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Buddhism World Peace and Nuclear War

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by Sangharakshita

... Babylon until many years after the event, and equally unlikely that anyone in the Persian Empire knew that King Ajatasatru had, shortly after the demise of the Buddha, defeated the Vriji confederacy, until long after that unscrupulous monarch had achieved his purpose. Even during the First and Second World Wars there were countries that were not affected, to any serious extent, by the events that were convulsing the rest of the globe. On the contrary, in some cases they even profited from them. But peace is no longer divisible in this kind of way.

Peace has become a seamless garment, and the world has either to wear the whole garment or go naked to destruction. There can no longer be any question of a scrap of peace covering one part of the world's nakedness and not another.

This makes it impossible for us to think in merely geo-political terms. We have also to think in geo-ethical, geo-humanitarian, or geo-philanthropic terms. Since peace is indivisible, so that the stark choice before us is either world peace or no peace, one world or no world, we shall be able to achieve peace only if we realize that humanity too is indivisible, and if we consistently act on that realization. In other words, we shall be able to achieve peace only by regarding ourselves as citizens of the world, and learning to think not in terms of what is good for this or that nation-state, this or that political system, this or that ideology, but simply and solely in terms of what is good for the world, or for humanity, as a whole.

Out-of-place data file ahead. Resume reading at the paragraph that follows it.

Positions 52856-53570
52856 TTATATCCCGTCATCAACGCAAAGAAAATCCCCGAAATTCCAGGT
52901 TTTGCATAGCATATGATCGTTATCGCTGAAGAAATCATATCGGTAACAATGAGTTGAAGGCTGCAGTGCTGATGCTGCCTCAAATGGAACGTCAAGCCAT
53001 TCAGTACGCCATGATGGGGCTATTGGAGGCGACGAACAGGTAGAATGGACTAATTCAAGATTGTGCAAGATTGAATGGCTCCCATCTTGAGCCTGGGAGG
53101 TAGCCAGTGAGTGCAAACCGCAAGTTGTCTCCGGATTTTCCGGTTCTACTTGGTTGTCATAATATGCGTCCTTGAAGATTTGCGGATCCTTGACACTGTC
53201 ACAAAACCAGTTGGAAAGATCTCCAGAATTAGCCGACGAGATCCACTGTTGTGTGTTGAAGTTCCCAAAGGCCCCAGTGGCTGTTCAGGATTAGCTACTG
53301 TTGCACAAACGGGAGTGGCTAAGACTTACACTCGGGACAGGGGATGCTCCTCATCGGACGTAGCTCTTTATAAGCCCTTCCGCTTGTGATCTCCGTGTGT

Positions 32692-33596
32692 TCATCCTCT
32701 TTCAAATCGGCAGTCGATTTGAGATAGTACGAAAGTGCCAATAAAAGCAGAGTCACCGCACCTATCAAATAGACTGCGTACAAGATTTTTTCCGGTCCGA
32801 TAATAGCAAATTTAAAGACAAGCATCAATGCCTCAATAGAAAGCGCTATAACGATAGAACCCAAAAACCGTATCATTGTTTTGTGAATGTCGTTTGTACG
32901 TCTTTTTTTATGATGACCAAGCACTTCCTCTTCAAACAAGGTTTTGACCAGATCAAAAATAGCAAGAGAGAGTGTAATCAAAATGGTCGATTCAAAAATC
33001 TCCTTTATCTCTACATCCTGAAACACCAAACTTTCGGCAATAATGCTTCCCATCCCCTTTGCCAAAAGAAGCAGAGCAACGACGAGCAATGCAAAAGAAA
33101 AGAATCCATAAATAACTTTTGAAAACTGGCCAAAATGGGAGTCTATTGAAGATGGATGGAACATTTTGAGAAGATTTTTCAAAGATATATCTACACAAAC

There can be no peace - no world peace - so long as the governments and peoples of sovereign nation-states insist on regarding their separate, sometimes mutually exclusive, interests as paramount and to be pursued at all costs. Nationalism is in fact the curse of modern history. It is nationalism that was responsible for the rise of sovereign nation-states, and it is sovereign nation-states that produced nuclear weapons in the first place, that produce and possess them now, and that have the power to unleash their destructive capacity upon mankind. Peace and nationalism are therefore incompatible. Nationalism is not, of course, the same thing as patriotism. Nationalism is an exaggerated, passionate, and fanatical devotion to one's national community at the expense of all other national communities and even at the expense of all other interests and loyalties. It is a pseudo-religion, an idolatrous cult that demands bloody sacrifices.

Patriotism, on the other hand, is simply love of one's country, in the sense of an attachment to, and a desire to care for and protect, the place where one was born and grew up, and it does not exclude smaller or larger interests and loyalties, or honest pride in such things as one's own history and culture. Thus patriotism, unlike nationalism, is not incompatible with peace, even though peace goes beyond patriotism which, in the famous words of Edith Cavell, is `not enough'.39 This does not mean that in order to achieve peace we have to stop loving our own village or city, our own province, our own country, or our own continent, but rather that we have to love them because they are all parts of the world and because we love the world. It means that we have to identify ourselves with humanity, rather than with any particular section of it, and love humanity as ourselves. We have to feel for the different national communities, and the different ethnic and linguistic groups, the same kind of love that we feel for the different limbs of our own bodies.